With U.S. President-elect Barack Obama's inauguration just hours away, China's military Tuesday urged the new U.S. administration to remove barriers to bilateral military relations.
"Facing the current difficulties in military relations, we call for the United States to take concrete measures to remove the obstacles," Defense Ministry spokesman Hu Changming said at a press conference upon the release of China's sixth white paper on national defense.
China-U.S. military ties were strained after the Pentagon announced a $6.5 billion arms deal with Taiwan in October. The deal included 30 Apache attack helicopters and 330 Patriot missiles.
It was the biggest arms sale to Taiwan since China and the United States signed the "August 17 Communique" in 1982, in which the United States agreed to gradually reduce its arms sales to Taiwan.
The white paper also criticized the United States for continuing to "sell arms to Taiwan in violation of the principles established in the three Sino-U.S. joint communiques, causing serious harm to Sino-U.S. relations as well as peace and stability across the Taiwan Straits."
Military contacts between the two countries were active and fruitful before the Taiwan arms sale, Chinese military officers said.
Apart from frequent exchanges at different levels, the two defense departments set up hotlines and military officials got involved in bilateral strategic talks for the first time last year.
Last December, U.S. Deputy Assistant Secretary of Defense David Sedney came to Beijing to try to mend strained military ties. The visit didn't produce any substantive result.
During a visit to Beijing early this month, outgoing U.S. Deputy Secretary of State John Negroponte met with China's Gen. Ma Xiaotian to discuss how to resume bilateral military exchanges.
Hu said China always valued military relations with the United States, which were in the common interests of both nations.
"I noted that President-elect Obama will take office in a few hours and the current U.S. Defense Secretary, Robert Gates, will keep his post.
"In the new era, I expect the two sides to make joint efforts to create conditions for the continuous improvement and development of bilateral military ties," Hu said.
"Three decades of China-U.S. ties have proved that their military relations enjoy a solid political foundation only when each other's core interests are respected," Hu said.
MILITARY TRUST WITH TAIWAN
Stressing that the Taiwan issue concerned China's fundamental and core interests, the spokesman said current cross-Straits relations were "moving forward along a peaceful development track.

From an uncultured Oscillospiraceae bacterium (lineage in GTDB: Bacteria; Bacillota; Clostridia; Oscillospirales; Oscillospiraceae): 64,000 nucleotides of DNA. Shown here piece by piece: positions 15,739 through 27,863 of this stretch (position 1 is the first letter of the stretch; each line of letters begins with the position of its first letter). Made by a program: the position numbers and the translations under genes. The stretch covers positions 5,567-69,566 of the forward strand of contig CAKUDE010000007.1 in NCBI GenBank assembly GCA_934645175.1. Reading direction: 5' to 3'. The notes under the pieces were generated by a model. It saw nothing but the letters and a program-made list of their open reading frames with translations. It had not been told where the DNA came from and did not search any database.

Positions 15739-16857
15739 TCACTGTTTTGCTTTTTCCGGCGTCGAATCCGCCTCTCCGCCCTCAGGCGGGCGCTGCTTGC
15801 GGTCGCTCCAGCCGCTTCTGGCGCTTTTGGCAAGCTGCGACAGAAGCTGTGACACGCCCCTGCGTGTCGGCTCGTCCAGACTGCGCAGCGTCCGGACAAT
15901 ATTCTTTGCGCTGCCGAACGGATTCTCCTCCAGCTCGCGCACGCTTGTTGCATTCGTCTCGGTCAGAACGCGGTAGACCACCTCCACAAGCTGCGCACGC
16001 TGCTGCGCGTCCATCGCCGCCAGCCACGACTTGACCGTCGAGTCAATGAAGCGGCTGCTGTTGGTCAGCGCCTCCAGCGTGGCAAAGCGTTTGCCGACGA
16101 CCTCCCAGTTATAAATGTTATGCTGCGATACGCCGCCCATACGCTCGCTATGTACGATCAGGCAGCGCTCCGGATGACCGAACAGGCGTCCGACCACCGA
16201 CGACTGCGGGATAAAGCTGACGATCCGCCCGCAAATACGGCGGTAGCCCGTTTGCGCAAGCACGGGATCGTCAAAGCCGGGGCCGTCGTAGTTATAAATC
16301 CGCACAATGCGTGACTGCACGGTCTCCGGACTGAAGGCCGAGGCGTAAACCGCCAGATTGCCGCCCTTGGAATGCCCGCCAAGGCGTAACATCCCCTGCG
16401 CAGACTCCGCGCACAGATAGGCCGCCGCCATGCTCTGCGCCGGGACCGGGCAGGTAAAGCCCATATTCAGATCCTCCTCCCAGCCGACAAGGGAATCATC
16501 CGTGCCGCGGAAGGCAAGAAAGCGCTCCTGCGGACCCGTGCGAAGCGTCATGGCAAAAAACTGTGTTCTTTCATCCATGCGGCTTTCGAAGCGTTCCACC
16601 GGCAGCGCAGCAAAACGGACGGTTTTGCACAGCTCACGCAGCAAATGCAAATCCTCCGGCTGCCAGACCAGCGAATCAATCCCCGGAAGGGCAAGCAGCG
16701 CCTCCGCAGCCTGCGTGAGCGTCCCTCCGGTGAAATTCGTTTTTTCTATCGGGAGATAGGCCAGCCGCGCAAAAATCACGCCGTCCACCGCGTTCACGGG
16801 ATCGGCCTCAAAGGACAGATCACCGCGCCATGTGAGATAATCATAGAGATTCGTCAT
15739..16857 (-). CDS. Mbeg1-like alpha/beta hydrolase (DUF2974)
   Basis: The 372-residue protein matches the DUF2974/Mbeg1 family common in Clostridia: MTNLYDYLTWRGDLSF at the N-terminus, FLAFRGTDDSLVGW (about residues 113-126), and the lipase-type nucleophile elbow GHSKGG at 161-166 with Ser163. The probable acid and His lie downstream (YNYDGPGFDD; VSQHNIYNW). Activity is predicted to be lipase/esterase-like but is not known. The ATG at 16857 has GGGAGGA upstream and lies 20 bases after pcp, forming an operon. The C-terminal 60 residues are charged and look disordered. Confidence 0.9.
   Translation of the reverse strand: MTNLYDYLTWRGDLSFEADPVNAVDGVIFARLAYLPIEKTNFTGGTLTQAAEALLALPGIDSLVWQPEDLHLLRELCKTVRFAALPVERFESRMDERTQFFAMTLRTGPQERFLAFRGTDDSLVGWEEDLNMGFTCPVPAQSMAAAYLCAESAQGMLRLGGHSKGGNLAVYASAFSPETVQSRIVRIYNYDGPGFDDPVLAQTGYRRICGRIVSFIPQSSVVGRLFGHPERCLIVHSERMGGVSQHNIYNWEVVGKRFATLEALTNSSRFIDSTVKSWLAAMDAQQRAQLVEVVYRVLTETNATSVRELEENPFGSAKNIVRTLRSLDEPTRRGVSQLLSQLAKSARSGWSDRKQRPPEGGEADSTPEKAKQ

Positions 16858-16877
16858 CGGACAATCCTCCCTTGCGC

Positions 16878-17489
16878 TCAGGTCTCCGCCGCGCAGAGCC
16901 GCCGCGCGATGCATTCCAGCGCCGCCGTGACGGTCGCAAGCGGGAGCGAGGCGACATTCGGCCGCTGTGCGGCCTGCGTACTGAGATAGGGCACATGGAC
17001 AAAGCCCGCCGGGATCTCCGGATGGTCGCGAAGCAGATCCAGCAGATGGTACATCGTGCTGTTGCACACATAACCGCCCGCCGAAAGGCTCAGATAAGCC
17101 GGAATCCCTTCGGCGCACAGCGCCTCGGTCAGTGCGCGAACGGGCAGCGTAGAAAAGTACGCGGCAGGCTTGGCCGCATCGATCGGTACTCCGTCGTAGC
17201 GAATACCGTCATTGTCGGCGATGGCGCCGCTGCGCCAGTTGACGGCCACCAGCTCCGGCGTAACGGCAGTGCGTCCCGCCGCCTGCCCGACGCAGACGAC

"The two sides across the Taiwan Straits should work together and create conditions for the establishment of military trust mechanism," Hu said.
The white paper said the situation across the Taiwan Straits has "taken a significantly positive turn."
The paper attributed the improvement to the failed attempts of what it termed separatist forces seeking "Taiwan independence" and the progress made in cross-Straits consultations.
Hu said China has limited deployment of military forces on the Taiwan Straits based on the nation's fundamental security interests.
"When the [mainland's] military deployment is going to be readjusted will be decided in accordance with changes in the developing situation across the Taiwan Straits."
He called for the two sides to step up contacts and exchanges on military issues "at an appropriate time" and talk about a military mechanism of mutual trust, in a bid to ease military concerns and stabilize cross-Straits relations.
SOMBER, FRUGAL 60TH ANNIVERSARY PARADE
As an important part of the celebrations of the 60th anniversary of the People's Republic of China, a military dress parade will be staged in the symbolic heart of Tian'anmen Square on Oct. 1, Col. Cai Huailie told the press conference.
"The parade is aimed at showcasing military achievements over the three decades of reform and opening-up, particularly in the new century," Cai said.
The all-services parade, which will feature a broader range of new weapons, will be kept low-cost.
The late Chinese leader Mao Zedong inspected the nation's first military parade at its founding ceremony on Oct. 1, 1949. There were 10 annual parades through 1959, and the ceremony was suspended until Oct. 1, 1984, when the late Deng Xiaoping inspected an all-services parade that marked the debut of China's strategic missile corps.
The most recent parade was held on the 50th anniversary of the People's Republic in 1999.
Previous parades "wonderfully and deeply"impressed the Chinese people, showed the strengths of the nation and the military, and significantly enhanced enhanced national pride, Cai said.
(Xinhua News Agency January 20, 2009)